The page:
With Michael Snaer gone, Where Will the Offense Come from for Florida State?


Mar 7, 2013; Tallahassee, FL, USA; Virginia Cavaliers forward Akil Mitchell (25) loses the tipoff to Florida State Seminoles forward Okaro White (10) at the start of the first half in their game at the Donald L. Tucker Center. Mandatory Credit: Phil Sears-USA TODAY Sports

The Florida State Seminoles have seen relative success lately, much of which came thanks to the recently departed – because all seniors must move on – former McDonald’s All-American Michael Snaer.

Florida State’s leading scorer in both the 2011-12 and 2012-13 seasons, Snaer leaves Tallahassee with the eighth most points in school history (1,560), as well as the fifth most three-point field goals made (196). And while Snaer was fortunate enough to be joined by NBA level talent like Chris Singleton, Bernard James, and Solomon Alabi throughout his college experience, Florida State had quite a fall from grace last season after winning the ACC Tournament the season before, as Snaer was surrounded by not only less talented teammates, but less experienced ones too.

At this point, Snaer’s unfortunately old news for Leonard Hamilton’s squad moving forward. So where will the two-time ACC Coach of the Year look to get his scoring in a more competitive ACC, now complete with former Big East powerhouses Syracuse and Pittsburgh?

We’ll start by focusing on the pieces returning from last year’s 18-16 team, including their second leading scorer, senior Okaro White. White is the main candidate to take over Snaer’s spot as team leader, and may even be one of the ACC’s leading scorers this upcoming season. A 6-foot-8 explosive forward, White averaged 12.4 points per game on 51-percent shooting, and really displayed the ability to score from anywhere on the court with a balance of speed and strength.

The only other players to really be excited about returning based off of last season’s contributions are senior guard Ian Miller, and sophomores Devon Bookert and Aaron Thomas. The three guards were as big of a part of FSU’s offense as anyone not named White or Snaer. And with another year of playing for Hamilton under their belt, you’d have to expect them to be able to handle more of the scoring load without Snaer – or Terrence Shannon, the team’s third leading scorer from last season who has since transferred to VCU.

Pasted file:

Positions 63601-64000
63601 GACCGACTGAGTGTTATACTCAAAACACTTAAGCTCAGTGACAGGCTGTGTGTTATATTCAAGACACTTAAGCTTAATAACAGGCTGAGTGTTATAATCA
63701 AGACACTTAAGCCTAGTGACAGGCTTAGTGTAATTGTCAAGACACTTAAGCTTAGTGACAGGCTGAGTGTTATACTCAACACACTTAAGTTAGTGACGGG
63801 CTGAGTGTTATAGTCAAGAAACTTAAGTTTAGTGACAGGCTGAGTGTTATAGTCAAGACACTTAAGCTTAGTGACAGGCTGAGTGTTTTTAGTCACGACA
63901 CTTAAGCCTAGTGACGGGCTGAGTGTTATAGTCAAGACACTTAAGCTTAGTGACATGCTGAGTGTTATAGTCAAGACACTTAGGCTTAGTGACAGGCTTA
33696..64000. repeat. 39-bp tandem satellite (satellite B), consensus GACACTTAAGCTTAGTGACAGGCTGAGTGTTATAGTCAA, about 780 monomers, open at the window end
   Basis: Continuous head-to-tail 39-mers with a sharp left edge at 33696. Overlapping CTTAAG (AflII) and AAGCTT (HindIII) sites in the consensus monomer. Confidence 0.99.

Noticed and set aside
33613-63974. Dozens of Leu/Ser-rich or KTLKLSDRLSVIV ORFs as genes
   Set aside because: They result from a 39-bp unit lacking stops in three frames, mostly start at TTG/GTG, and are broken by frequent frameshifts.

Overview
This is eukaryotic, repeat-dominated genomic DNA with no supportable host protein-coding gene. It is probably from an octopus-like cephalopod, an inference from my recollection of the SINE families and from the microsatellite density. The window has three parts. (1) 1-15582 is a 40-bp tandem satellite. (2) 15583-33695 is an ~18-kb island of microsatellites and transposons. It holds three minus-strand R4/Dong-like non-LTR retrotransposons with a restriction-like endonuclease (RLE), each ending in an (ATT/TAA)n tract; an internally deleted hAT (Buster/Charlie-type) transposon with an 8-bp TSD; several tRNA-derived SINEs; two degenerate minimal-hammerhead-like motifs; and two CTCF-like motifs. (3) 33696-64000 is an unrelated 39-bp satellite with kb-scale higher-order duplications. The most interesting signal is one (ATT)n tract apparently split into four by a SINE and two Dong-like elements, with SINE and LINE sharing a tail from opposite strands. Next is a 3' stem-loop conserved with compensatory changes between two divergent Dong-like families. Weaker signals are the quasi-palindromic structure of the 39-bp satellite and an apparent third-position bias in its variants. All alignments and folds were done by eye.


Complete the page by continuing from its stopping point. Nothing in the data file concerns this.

Then there are the two wildcards, sophomore wing Montay Brandon, and incoming freshman guard Xavier Rathan-Mayes. Although Brandon appeared in 33 games for Florida State last season, the freshman only averaged 3.9 points in just about 20 minutes per game. An atrocious free throw shooter, Brandon showed immense indecisiveness when picking up his dribble and getting into the lanes – in all likeliness due to his fear of getting to the free throw line. Brandon is too athletic, and really too talented to allow such a deficiency to hold him back as a sophomore, and as a projected starter, he should really be a bigger contributor than he was a season ago.

Rathan-Mayes is the prized possession of Hamilton’s recruiting class, as the 44th-ranked (ESPN) recruit should bring instant offense to Tally. Maybe he was recruited mainly as an incentive for Andrew Wiggins – the two played high school basketball together and are very close – but either way, Rathan-Mayes possesses the ability to play both guard positions, and certainly will be able to contribute despite not playing alongside the next number 1 pick in the NBA Draft.

This season may turn out to be more of a rebuilding effort than anything for the Seminoles, but they have enough talent, and certainly the right coach, that they should be able to compete with the second-tier of ACC teams at worst this season.

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